Ecotourism for the economy

“Ecotourism, as long as developed strictly in accordance with ecological principles, is one of the many services a healthy ecosystem gives,” Cinches told Yahoo Philippines.

The industry provides more income for local government and also “reduces the dependency of communities on poaching and veer them away from doing destructive marine activities.”

“If indeed, Turtle Island Wildlife Sanctuary will be opened to the public, it should be a model for sustainability and one that will ensure true protection of our marine ecosystem rather than just a revenue-making strategy,” Cinches said.

Source: Here

Urban frogs use drains as mating megaphones

A tiny tree frog seems to be using city drains to amplify its serenades to attract females. In research published1 today in the Journal of Zoology, researchers found that the Mientien tree frog native to Taiwan congregates in roadside storm drains during the mating season.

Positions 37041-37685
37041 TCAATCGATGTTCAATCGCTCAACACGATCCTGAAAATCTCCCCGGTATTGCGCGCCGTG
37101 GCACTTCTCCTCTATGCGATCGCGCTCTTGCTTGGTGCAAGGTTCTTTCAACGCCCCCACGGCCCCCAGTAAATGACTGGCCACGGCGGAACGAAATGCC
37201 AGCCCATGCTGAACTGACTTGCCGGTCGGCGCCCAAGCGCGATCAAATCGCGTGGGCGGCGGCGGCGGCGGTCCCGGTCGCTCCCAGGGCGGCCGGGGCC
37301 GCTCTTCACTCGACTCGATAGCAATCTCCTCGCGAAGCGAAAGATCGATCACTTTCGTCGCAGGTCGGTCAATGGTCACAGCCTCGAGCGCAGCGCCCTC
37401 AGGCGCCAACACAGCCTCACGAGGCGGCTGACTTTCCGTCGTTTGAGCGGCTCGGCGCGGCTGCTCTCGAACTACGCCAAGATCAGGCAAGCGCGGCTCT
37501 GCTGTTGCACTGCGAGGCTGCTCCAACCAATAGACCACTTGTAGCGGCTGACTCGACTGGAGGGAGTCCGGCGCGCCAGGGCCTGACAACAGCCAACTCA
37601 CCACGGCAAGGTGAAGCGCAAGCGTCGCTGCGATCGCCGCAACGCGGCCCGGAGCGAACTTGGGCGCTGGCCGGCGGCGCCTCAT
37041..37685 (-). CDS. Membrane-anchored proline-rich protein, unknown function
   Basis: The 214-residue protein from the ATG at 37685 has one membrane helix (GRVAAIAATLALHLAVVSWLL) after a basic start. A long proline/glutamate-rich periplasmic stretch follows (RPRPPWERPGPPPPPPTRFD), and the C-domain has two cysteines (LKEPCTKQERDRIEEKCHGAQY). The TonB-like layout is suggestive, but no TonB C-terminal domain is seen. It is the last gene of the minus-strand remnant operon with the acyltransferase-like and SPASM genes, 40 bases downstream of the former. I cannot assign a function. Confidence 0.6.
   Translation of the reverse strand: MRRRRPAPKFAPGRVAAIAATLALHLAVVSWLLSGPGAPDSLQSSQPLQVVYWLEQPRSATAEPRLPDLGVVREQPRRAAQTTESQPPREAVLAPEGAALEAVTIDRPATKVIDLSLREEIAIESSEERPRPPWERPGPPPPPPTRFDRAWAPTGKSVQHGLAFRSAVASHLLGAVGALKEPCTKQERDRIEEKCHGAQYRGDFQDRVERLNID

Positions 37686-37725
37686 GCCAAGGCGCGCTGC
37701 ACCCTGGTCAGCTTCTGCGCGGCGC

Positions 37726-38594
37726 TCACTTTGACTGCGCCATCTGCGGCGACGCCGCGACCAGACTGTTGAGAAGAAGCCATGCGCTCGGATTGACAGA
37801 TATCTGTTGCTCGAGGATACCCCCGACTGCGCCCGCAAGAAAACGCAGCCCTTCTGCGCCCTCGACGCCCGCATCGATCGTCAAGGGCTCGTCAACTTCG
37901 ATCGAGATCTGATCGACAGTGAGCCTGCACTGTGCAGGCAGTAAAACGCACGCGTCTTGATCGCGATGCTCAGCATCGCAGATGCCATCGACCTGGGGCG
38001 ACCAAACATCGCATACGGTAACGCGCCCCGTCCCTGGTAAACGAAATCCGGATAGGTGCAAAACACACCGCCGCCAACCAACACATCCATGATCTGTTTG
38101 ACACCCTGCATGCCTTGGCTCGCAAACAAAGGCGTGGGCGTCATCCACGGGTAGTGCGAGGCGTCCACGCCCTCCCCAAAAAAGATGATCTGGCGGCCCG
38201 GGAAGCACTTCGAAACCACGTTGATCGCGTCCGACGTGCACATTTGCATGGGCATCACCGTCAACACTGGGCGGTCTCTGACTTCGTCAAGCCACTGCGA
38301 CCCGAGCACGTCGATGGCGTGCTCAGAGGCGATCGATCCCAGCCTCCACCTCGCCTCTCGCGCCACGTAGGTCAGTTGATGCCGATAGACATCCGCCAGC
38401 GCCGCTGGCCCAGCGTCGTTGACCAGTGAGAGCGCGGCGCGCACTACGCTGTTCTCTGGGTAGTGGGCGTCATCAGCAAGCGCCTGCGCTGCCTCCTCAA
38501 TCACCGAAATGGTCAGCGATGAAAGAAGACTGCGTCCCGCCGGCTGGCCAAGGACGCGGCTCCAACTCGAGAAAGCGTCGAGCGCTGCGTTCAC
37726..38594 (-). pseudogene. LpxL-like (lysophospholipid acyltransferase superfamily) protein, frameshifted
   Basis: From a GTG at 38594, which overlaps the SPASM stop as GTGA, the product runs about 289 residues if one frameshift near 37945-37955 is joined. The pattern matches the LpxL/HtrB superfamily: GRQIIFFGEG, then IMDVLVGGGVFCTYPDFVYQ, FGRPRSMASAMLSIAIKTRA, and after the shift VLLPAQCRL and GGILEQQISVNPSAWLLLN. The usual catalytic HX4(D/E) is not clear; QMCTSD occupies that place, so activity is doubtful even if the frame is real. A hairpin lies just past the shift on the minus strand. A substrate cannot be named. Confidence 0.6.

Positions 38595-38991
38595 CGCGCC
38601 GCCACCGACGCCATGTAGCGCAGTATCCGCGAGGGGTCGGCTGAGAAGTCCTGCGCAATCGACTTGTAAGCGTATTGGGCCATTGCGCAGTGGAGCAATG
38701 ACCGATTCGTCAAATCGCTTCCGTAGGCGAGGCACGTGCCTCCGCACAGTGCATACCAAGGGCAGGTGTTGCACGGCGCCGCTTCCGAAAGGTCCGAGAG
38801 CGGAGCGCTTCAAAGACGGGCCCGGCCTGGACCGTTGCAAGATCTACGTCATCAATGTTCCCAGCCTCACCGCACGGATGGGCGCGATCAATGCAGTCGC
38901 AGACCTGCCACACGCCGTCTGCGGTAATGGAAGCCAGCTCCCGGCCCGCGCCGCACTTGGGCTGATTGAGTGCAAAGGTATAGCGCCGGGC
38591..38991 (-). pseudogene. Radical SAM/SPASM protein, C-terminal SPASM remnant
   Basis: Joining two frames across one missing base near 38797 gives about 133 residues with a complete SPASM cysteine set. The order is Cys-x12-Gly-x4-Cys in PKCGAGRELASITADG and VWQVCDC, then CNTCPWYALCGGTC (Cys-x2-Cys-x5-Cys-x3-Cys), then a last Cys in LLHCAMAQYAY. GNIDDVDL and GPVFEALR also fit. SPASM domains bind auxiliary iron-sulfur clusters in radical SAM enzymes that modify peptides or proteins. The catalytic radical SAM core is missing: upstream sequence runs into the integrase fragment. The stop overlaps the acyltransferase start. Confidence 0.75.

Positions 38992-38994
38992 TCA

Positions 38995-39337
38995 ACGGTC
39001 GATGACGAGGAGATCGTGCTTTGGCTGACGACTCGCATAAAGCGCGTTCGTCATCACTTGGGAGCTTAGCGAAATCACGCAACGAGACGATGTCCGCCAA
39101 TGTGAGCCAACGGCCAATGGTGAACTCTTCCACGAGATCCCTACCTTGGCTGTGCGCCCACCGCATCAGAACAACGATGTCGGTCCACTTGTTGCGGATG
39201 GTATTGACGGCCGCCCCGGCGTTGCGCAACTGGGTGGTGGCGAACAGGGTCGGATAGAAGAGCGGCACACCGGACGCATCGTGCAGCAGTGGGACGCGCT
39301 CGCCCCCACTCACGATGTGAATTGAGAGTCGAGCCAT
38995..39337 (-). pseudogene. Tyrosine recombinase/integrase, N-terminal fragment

Audio recordings revealed that the mating songs of the frogs inside the structures were louder and longer than those of their less-streetwise rivals, who gathered in patches of land next to the drains.
tree frog
“This is perhaps the first study to show that an animal preferentially uses human-made structures to potentially enhance the sounds of its vocal communication signals,” says Mark Bee, a biologist at the University of Minnesota, Twin Cities, in St Paul. “These males could be taking advantage of the enhanced acoustics in drainage ditches to outdo their competition.”

Frogs' ability to amplify their voices is a known phenomenon. In 2002, researchers showed2 that male Metaphrynella sundana frogs in Borneo use hollow tree cavities in their natural habitats to boost the volume of their calls.
Social networking

In the latest study, a team led by zoologist Yu-Teh Kirk Lin at the National Taiwan University in Taipei studied Kurixalus idiootocus tree frogs in a wooded suburb of Taipei during the mating season, which lasts from February to September.